Last weekend Governors Island hosted the final show of the summer festival season. The people of Ibiza United and Basic NYC put together a star-studded lineup of some of the biggest names in the underground dance music scene for this year’s Black and White Festival. The first day, ‘black,’ featured Resident Advisor’s #1 ranked DJ of 2011, Jamie Jones, along with Detroit techno legend Carl Craig, producing powerhouse Butch, and other DJs like Antonio Piacquadio, Derrick Carter, Elon, and Ramon Tapia. The event featured all-black attire, upgraded sound system, and was a much more intimate experience than past Governors Island shows.
I arrived just in time for Butch to man the decks. He was delegated the sunset slot, which in my opinion adds a degree of difficulty to a DJ set. As the sun sets and nighttime falls, the atmosphere at an event changes and yearns for the music to follow suit. Butch – who was voted producer of the year two consecutive years by Groove Magazine – has an arsenal of productions necessary for any type of party or crowd. Tracks like “Rawhide” and “Revolution” made it into his set and illustrated the prowess that Butch has come to represent.
Butch – Rawhide (Original Mix)
Butch – Revolution (Original Mix)
Antonio Piacquadio was next as he turned the music into overdrive to warm things up for one of Detroit’s hottest techno exports, Carl Craig. When I heard Carl was one of the supporting acts, I was amazed and delighted at the same time. Someone of his caliber could have easily been the headlining act — and his set matched the notion. Being a product of the birthplace of house and techno, Carl’s techno sound is full of soul and rhythm – and since Jamie Jones followed suit, he played to the bouncier and housier side of his techno guise. Photek’s “Mine To Give” and Kenny Larkin’s remix to Kevin Saunderson’s “Future” were some of the notable tracks from his set.
Photek feat. Robert Owens – Mine To Give (Original Mix)
Kevin Saunderson feat. Inner City – Future (Kenny Larkin Tension Mix)
As the clock struck 9:30, Jamie Jones appeared to the cheers of the crowd. The Hot Creations label head was in the house and his disco deep house sound was ready to kick things off. Over the course of the year, Jones has been an underground act that has appeared on the bill of some progressive- and electro-heavy festival lineups, including Beyond Wonderland and EDC New York. Dance music’s popularity has created a world where DJs are the artists that people start to look up to as musicians, and the availability to see these acts is more rampant than ever.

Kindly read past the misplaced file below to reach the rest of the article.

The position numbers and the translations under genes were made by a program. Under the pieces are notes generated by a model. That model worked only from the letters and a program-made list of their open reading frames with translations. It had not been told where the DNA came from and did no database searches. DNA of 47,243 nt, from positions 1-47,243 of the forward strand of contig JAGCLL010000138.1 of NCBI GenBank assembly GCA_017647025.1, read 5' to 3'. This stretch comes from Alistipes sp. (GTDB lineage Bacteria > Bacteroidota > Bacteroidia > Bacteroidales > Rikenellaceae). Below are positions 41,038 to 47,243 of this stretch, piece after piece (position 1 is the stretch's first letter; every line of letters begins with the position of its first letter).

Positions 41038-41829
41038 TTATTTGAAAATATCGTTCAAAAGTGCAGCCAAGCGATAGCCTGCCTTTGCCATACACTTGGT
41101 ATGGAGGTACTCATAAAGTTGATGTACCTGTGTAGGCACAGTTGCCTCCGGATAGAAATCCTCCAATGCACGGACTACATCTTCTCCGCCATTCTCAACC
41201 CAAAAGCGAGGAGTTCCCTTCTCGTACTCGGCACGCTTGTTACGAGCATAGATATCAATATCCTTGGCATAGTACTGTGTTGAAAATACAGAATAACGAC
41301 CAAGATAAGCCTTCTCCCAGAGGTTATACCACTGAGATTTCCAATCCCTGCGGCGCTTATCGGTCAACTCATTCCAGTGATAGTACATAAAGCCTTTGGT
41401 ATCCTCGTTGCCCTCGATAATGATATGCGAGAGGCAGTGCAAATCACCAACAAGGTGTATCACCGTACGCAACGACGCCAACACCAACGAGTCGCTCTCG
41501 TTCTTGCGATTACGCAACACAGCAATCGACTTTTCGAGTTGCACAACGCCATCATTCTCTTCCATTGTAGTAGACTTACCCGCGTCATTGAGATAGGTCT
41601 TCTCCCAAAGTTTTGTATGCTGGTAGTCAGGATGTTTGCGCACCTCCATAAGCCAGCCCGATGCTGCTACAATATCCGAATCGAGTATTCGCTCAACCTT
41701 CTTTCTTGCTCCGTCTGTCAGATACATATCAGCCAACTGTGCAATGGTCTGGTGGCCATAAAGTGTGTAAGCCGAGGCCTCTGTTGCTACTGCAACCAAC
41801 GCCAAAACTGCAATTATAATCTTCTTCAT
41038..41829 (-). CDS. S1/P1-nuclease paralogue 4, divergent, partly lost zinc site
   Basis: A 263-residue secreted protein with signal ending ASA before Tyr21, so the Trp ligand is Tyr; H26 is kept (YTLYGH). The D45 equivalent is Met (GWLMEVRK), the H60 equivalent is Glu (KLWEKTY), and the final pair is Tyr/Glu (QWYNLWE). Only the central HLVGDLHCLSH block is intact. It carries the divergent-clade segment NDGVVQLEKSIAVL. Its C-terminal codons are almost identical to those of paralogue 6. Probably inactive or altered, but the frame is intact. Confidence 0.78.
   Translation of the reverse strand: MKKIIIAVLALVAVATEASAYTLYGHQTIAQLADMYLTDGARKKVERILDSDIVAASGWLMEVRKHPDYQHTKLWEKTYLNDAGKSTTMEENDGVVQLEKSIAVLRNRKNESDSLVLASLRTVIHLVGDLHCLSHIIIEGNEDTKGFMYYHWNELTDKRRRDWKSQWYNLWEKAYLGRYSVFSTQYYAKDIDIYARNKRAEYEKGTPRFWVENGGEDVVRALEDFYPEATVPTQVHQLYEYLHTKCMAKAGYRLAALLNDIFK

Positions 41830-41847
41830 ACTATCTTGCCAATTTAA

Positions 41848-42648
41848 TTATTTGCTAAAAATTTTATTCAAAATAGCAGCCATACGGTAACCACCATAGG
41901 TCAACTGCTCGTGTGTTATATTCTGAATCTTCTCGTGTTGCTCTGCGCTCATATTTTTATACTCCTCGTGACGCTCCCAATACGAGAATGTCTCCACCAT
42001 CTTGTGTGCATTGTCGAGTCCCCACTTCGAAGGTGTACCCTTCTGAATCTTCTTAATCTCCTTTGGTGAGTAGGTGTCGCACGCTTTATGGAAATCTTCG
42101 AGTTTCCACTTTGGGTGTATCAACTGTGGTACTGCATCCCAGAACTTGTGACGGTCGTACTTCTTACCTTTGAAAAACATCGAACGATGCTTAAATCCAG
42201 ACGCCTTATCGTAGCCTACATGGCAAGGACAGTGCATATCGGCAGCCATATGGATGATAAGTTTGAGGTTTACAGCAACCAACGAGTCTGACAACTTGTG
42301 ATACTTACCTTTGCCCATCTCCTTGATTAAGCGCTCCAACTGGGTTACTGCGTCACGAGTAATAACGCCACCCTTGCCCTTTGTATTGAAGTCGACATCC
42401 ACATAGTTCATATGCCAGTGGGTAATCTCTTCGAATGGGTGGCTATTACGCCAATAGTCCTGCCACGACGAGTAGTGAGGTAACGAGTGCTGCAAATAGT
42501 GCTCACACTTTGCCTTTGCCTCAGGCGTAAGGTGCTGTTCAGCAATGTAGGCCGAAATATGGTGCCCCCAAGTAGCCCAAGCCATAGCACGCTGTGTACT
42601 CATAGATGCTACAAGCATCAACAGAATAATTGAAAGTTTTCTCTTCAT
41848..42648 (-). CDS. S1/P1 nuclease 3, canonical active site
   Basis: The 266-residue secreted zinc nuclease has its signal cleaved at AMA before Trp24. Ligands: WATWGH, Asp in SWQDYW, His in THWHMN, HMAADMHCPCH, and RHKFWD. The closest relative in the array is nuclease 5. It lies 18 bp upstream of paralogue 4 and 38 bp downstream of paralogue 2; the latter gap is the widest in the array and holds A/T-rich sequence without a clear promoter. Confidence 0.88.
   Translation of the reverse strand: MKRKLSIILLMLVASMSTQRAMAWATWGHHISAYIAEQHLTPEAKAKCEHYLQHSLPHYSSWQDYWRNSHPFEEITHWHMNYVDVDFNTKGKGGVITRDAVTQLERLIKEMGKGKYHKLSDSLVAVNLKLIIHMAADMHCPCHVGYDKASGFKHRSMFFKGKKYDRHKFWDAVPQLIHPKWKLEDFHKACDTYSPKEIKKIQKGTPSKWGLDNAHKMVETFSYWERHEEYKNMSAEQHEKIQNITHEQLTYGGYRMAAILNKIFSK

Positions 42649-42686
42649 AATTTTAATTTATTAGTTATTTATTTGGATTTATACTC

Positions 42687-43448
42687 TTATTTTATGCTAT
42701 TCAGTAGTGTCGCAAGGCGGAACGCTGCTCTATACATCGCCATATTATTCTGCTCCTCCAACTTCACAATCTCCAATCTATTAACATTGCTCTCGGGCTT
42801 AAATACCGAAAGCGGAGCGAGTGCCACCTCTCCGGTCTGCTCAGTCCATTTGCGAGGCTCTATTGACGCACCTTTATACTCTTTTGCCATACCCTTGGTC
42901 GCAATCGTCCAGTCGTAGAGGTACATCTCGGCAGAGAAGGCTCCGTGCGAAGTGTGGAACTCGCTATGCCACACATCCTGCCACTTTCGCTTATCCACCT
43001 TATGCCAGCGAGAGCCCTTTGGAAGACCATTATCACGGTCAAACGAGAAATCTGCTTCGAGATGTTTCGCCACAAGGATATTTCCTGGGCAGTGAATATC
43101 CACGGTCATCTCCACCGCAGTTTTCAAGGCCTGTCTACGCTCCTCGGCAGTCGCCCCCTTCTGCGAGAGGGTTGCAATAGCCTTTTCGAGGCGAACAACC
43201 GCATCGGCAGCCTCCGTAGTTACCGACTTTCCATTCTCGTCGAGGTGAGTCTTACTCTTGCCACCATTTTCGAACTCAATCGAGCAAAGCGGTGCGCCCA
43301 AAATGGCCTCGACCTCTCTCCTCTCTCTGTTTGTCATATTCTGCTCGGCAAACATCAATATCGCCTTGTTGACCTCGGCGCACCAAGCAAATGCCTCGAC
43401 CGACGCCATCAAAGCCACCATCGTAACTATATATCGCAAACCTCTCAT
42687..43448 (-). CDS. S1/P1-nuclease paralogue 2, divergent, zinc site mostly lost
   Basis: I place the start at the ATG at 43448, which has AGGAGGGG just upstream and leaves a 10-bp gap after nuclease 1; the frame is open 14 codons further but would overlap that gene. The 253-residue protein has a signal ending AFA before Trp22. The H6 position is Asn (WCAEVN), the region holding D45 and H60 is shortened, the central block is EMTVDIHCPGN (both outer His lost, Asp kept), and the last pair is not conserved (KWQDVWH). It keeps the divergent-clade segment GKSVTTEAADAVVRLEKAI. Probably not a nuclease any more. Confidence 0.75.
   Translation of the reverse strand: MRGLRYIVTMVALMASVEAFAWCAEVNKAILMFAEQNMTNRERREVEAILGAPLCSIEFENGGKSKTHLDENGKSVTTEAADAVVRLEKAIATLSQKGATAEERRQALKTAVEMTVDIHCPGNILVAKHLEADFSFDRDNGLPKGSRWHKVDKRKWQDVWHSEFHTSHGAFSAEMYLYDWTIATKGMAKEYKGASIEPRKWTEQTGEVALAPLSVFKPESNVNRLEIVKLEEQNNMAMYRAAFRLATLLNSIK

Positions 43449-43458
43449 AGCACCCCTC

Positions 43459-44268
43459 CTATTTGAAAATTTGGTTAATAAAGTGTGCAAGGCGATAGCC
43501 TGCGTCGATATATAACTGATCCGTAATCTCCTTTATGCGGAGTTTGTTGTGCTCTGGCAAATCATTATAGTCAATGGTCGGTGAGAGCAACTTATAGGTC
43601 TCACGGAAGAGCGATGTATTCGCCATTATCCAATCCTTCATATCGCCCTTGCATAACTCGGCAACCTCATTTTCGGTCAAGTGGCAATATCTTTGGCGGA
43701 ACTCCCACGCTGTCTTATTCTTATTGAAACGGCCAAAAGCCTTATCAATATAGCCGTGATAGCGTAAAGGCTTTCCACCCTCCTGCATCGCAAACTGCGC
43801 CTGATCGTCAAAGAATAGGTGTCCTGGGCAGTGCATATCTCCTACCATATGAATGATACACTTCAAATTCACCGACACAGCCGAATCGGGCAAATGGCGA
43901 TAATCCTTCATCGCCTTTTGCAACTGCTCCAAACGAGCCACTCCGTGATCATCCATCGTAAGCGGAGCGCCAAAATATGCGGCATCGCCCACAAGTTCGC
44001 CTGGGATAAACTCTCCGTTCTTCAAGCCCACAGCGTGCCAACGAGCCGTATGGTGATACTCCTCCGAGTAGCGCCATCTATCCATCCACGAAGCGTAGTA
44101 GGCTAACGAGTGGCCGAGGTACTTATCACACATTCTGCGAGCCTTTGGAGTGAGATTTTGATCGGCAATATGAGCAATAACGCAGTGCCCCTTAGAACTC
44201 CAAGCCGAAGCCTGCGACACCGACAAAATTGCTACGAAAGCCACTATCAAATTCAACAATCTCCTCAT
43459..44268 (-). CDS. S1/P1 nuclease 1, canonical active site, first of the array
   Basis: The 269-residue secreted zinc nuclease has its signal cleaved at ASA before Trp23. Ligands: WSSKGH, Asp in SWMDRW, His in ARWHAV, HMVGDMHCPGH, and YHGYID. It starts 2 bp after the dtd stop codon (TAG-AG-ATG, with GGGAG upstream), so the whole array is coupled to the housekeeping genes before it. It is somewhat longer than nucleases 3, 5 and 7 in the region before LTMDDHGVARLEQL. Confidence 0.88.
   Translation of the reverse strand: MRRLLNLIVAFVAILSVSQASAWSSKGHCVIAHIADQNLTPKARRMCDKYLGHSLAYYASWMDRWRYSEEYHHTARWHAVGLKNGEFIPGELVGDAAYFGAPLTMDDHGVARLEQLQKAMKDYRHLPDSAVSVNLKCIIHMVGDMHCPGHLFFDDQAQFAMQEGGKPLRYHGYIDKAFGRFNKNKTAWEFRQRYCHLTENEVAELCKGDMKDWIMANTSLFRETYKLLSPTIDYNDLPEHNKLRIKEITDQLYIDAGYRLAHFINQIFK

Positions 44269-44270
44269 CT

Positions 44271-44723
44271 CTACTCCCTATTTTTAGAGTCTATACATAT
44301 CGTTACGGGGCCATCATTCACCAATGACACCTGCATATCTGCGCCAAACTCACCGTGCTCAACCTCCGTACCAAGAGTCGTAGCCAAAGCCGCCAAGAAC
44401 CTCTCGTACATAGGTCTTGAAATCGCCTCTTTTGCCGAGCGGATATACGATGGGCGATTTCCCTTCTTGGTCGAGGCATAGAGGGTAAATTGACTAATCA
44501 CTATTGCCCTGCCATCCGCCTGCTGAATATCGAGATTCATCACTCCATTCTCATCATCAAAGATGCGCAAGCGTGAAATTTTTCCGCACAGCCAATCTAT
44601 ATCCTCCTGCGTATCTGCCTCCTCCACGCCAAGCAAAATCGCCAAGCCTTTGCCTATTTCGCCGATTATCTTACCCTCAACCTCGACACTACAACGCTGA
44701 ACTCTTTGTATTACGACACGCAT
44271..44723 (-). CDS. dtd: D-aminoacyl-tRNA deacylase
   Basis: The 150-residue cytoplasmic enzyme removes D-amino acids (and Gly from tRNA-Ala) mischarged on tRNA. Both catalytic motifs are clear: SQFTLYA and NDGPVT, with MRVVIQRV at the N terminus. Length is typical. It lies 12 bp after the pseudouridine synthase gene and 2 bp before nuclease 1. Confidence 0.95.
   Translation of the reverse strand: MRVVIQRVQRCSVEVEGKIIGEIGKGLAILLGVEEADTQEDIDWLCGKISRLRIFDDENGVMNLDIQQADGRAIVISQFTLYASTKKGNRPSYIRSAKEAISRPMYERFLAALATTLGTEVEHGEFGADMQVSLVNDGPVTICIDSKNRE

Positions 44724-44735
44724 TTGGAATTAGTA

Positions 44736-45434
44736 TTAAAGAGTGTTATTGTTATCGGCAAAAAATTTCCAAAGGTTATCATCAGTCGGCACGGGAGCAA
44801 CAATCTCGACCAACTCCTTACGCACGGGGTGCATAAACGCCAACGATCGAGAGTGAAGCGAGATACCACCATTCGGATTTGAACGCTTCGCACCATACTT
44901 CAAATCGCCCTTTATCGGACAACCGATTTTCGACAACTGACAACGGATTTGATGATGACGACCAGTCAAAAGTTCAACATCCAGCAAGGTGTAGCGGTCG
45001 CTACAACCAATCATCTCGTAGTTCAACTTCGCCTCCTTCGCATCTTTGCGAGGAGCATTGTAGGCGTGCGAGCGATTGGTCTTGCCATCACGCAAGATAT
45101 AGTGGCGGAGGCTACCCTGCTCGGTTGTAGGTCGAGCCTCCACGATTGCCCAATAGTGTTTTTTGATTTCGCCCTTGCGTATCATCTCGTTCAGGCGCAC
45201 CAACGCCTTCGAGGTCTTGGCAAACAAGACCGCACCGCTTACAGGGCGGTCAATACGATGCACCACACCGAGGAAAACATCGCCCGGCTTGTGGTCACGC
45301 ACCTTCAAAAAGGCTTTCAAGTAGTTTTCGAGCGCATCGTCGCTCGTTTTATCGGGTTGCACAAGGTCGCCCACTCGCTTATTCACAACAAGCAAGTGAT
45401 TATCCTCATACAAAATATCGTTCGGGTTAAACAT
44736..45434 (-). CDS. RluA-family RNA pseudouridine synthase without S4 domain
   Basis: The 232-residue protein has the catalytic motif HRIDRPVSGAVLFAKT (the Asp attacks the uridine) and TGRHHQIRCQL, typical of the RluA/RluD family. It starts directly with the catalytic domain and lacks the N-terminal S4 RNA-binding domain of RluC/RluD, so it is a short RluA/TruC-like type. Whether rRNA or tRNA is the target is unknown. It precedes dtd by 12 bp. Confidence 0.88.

My infatuation with certain DJs is no secret, and I’m guilty of wanting to see them as many times as possible. Eventually, I started to notice that even though these DJs offered their own bootlegs and remixes of all the Beatport charting tracks, their sets generally stayed within the confines of loud and jarring builds and drops. When I started to explore outside the commercial sound, Jamie Jones was one of the acts to influence my learning process as his Hot Creations imprint and own productions on other labels offered a refreshingly different and unique sound.
His two-and-a-half-hour set was impressive to say the least. Even with the huge crowd of people behind him, Jones seemed focused on his set and allowed little distraction to get in his way. The sound Jamie has developed encompasses deep rhythmic house with slabs of disco influences through and through. It’s the type of music that is palatable on all fronts because its gives off a natural dance vibe. Some notable tracks from his set were Deep Inside’s “Hard Drive” and his forthcoming collaboration with Ali Love and Hot Natured partner Lee Foss on “Benediction.”
Deep Inside – Hard Drive (Original Mix)
The Bottom Line
The growing interest in the underground dance music scene is becoming more and more evident with each show I attend. The chilly night brought the all-black-wearing crowd into the tightly packed tent, and gave off a vibe of unity. You didn’t find people roaming around the sandpit hanging out with friends, but instead everyone was packed into the tent dancing the night away to a perfect soundtrack. The crowd was distinctly different from other Governors Island shows — you could tell there were music lovers present as opposed to the run of the mill partygoers. I think I speak on behalf of many pure house fans — these are the type of events we want to see venues like Governors Island play host to more often. We hope next summer brings more of these caliber events — this time preferably during a warmer part of the season.
Also, be sure to check out the photo gallery from the event on our Facebook page.